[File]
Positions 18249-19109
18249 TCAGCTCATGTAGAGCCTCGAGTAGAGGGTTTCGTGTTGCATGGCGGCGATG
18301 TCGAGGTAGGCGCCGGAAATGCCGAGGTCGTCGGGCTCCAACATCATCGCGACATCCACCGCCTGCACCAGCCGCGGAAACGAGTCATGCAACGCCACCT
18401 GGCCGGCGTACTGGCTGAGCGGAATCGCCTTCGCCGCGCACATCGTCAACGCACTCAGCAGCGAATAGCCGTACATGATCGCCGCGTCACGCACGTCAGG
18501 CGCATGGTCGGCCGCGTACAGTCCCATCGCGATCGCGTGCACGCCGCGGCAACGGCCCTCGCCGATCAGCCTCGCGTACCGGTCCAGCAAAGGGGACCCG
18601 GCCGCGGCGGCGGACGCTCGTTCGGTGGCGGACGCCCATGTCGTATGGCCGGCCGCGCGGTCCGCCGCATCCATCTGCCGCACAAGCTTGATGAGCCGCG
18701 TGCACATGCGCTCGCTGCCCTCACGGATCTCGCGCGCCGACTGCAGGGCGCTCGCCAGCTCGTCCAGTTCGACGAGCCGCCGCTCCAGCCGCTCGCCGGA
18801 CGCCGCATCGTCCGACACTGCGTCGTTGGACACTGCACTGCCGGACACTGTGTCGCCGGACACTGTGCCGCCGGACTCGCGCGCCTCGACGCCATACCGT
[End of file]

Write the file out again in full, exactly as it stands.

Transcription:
Positions 18249-19109
18249 TCAGCTCATGTAGAGCCTCGAGTAGAGGGTTTCGTGTTGCATGGCGGCGATG
18301 TCGAGGTAGGCGCCGGAAATGCCGAGGTCGTCGGGCTCCAACATCATCGCGACATCCACCGCCTGCACCAGCCGCGGAAACGAGTCATGCAACGCCACCT
18401 GGCCGGCGTACTGGCTGAGCGGAATCGCCTTCGCCGCGCACATCGTCAACGCACTCAGCAGCGAATAGCCGTACATGATCGCCGCGTCACGCACGTCAGG
18501 CGCATGGTCGGCCGCGTACAGTCCCATCGCGATCGCGTGCACGCCGCGGCAACGGCCCTCGCCGATCAGCCTCGCGTACCGGTCCAGCAAAGGGGACCCG
18601 GCCGCGGCGGCGGACGCTCGTTCGGTGGCGGACGCCCATGTCGTATGGCCGGCCGCGCGGTCCGCCGCATCCATCTGCCGCACAAGCTTGATGAGCCGCG
18701 TGCACATGCGCTCGCTGCCCTCACGGATCTCGCGCGCCGACTGCAGGGCGCTCGCCAGCTCGTCCAGTTCGACGAGCCGCCGCTCCAGCCGCTCGCCGGA
18801 CGCCGCATCGTCCGACACTGCGTCGTTGGACACTGCACTGCCGGACACTGTGTCGCCGGACACTGTGCCGCCGGACTCGCGCGCCTCGACGCCATACCGT